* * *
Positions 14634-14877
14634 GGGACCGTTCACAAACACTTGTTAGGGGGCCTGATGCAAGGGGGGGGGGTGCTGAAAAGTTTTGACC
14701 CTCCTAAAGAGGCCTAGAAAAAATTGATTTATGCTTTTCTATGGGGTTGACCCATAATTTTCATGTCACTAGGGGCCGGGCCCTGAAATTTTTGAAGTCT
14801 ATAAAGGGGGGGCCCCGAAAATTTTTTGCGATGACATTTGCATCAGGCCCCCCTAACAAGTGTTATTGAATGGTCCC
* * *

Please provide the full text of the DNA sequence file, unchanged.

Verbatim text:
Positions 14634-14877
14634 GGGACCGTTCACAAACACTTGTTAGGGGGCCTGATGCAAGGGGGGGGGGTGCTGAAAAGTTTTGACC
14701 CTCCTAAAGAGGCCTAGAAAAAATTGATTTATGCTTTTCTATGGGGTTGACCCATAATTTTCATGTCACTAGGGGCCGGGCCCTGAAATTTTTGAAGTCT
14801 ATAAAGGGGGGGCCCCGAAAATTTTTTGCGATGACATTTGCATCAGGCCCCCCTAACAAGTGTTATTGAATGGTCCC